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No Strength Gains!


#1

I just finished the full-body workout plan by Chad Waterbury. I am doing the plan again because I want to see if I have gained any strength. I am a little frustrated because it seems I am not any stronger. I never miss a workout, and I am eating very well. I am not sure what I am doing wrong. The only thing I can think is that I am not getting enough sleep. I get about 5 hours of sleep per night. Would this be enough to keep me from making any significant strength gains?


#2

No.


#3

This vague isnt it?

You're saying the weight you began CW's workout with is the SAME EXACT weight you ended with?


#4

Pretty much.
Throughout the plan, a person is supposed to change the lifts along with the number of sets and reps for each workout. It is never really the same. So it was difficult to tell whether I was gaining any strength through out the eight weeks. I thought by starting over again and keeping everything the same I could see a difference in strength.
For example:
The second week of the plan, one of my exercises is DB flat bench at 3 sets, 5 reps. Using 85lb DB?s.
I am now in the second week again and the weight is the same. I could not do any more. It almost felt heavier.
Other lifts are about the same. Some I have noticed a very small increase.
Maybe I am being too impatient. I just want to feel like I am making some significant progress.


#5

I think the problem is you're not reaching hard enough. Even after nearly 35 yrs of training and being nearly 49 y/o, I am still able to add strength about every 3 to 4 weeks on various lifts.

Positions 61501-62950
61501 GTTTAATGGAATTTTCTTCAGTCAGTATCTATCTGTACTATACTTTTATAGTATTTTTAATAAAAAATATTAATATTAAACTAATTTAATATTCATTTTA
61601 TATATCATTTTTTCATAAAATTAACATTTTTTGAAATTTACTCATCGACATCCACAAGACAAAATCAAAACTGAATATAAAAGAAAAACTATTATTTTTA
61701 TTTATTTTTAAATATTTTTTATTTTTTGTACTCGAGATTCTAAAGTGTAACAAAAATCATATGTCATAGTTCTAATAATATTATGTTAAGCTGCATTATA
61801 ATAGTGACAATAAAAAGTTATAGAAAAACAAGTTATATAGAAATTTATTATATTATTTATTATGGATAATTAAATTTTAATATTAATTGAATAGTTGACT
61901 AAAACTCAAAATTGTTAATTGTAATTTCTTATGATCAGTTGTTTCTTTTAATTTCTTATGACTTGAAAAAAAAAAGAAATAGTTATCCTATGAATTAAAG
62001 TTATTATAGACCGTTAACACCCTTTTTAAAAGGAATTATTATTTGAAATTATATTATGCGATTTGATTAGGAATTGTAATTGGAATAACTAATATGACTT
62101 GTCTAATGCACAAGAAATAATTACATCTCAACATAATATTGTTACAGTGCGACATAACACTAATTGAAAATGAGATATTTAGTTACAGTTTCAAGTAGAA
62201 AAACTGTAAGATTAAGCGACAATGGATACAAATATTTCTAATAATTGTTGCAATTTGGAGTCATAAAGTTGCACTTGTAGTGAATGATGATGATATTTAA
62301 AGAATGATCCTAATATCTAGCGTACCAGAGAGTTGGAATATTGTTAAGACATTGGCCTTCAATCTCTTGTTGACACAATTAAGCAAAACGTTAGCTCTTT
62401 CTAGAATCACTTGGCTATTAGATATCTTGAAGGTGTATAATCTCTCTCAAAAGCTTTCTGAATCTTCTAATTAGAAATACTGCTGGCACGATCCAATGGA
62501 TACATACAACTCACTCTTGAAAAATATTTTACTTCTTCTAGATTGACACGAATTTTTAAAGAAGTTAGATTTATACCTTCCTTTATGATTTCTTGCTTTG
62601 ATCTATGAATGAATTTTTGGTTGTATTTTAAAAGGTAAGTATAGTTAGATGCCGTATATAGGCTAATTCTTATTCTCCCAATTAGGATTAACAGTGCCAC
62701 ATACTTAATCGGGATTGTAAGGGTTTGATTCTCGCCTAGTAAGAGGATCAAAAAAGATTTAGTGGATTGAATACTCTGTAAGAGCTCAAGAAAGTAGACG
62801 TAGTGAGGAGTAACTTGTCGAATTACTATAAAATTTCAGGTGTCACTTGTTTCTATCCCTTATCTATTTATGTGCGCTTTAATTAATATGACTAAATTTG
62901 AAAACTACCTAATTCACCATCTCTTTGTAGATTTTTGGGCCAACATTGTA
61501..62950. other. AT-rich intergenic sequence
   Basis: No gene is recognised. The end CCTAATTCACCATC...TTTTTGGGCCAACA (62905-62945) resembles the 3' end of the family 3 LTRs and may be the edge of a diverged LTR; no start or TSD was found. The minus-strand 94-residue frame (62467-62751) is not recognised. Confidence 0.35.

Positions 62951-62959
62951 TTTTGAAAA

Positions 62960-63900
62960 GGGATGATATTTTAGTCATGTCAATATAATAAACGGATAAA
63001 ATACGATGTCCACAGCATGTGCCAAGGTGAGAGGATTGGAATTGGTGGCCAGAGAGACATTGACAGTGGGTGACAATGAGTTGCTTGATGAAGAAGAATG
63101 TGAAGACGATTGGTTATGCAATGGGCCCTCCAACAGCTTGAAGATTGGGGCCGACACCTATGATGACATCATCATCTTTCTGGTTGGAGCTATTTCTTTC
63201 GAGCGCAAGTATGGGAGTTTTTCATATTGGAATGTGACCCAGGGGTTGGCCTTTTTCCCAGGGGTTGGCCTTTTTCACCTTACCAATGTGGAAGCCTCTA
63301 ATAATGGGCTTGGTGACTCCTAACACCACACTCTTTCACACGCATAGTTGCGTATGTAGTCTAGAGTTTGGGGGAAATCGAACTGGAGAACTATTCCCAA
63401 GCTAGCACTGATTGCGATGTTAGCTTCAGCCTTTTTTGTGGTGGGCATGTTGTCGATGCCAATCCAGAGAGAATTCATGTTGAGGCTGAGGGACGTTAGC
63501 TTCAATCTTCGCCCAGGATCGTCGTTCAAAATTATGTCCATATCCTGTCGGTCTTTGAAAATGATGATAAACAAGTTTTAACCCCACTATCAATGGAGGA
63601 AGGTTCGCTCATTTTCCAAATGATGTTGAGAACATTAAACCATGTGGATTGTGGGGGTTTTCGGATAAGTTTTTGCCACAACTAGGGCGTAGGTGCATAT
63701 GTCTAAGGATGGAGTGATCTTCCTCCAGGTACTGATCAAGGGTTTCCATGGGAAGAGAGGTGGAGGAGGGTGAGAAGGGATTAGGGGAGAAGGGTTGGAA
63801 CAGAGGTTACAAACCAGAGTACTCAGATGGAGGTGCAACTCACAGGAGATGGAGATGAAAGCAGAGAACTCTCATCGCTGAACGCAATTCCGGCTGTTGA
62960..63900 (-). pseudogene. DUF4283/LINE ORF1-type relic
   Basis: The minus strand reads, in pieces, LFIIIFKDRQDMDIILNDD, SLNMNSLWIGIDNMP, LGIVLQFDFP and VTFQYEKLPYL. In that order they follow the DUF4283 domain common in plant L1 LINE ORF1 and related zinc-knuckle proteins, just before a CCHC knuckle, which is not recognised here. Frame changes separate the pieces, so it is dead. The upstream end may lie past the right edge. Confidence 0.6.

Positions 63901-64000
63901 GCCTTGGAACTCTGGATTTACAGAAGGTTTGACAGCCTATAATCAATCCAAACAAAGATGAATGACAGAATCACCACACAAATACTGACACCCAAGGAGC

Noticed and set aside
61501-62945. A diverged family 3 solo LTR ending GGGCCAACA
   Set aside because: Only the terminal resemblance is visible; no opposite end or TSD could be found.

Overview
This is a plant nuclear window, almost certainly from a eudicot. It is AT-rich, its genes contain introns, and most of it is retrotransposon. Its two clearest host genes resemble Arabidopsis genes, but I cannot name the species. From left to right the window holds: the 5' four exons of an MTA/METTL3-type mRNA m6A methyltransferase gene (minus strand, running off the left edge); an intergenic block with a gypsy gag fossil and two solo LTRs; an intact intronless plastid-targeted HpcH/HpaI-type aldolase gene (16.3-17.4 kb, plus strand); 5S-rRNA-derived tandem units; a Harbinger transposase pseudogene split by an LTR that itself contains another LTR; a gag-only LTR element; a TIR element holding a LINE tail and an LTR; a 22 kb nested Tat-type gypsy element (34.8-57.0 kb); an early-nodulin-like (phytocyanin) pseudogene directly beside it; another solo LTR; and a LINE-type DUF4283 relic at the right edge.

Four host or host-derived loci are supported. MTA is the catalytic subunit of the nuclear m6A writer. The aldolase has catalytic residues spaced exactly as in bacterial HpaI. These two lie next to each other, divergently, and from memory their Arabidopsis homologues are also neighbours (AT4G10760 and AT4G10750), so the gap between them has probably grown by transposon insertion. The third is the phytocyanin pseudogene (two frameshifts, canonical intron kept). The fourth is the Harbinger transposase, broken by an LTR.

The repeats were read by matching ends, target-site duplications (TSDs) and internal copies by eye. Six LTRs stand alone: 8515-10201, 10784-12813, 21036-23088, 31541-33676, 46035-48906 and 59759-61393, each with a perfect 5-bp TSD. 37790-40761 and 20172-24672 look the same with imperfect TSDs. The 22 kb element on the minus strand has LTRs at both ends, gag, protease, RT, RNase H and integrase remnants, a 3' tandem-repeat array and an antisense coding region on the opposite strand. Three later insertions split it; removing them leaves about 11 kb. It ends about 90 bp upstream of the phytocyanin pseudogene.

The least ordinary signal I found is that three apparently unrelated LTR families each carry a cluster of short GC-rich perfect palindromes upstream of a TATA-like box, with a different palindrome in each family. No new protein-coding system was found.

You have to dig down deep each training session to force one more rep than last time and then when you reach your target max reps then the next session add weight and go for at least the low end of your rep range with the new weight.

Every time I hear someone complain about not making strength gains it's because they aren't pushing themselves hard enough.

Muscle adapts to whatever stimulus you expose it to, eventually. You just have to expose it to heavier weight. There's no magic to it. You have to have the right mindset when you approach your training. Focus and determination is the key.

Good luck.

A.B.


#6

I always felt like I was pushing myself. But I can see where I could push a little more.

Thanks for your feedback.


#7

That's a common goal for most lifters. Here's what I would recommend:

1.) Don't do the same workout program twice in a row. Switch to a different program, possibly even one with an entirely different focus. For example it can work really well to switch back-and-forth from a strength program and a hypertrophy program.

2.) Make sure the program you're doing matches what gains you want to make. I.e. if all you want is strength, go for a strength-focused program

3.) Test yourself before/after a program. Most lifters take a week or so of rest between programs. I'd suggest testing your strength during this time. Pick a couple of lifts, such as squat, deadlift, bench-press and weighted chin-up. Decide on a rep-max to test, i.e. test your 5 rep-max for all lifts. Get warmed-up and start building up to your 5RM, taking plenty of rest (3-5 minutes) between each set. Do the EXACT same test before and after a program. Write this stuff down in a workout log. THEN you can actually tell if you're making progress or not.


#8

I didn?t realize there was a difference between a strength program and a hypertrophy program. I guess CW?s total body program is more of a hypertrophy program. I just figured if I am gaining size then I should be getting stronger.
What you are saying makes sense though. Do you know of any good strength programs?

Thanks for your help.


#9

There's a ton of subtle variation in programs that can alter the results signifigantly. Size and strength are two different things. You can gain strength without gaining size, and gain size without gaining strength. Certainly they are linked, but they are not one-in-the-same.

(FYI: I'm defining strength in this context as a lifter's 1RM)

Westside for skinny bastards is a good starting point. Other than that, I might suggest looking into other Westside methods. Or check-out "The New Rules of Lifting" by Alwyn Cosgrove and Lou Schuler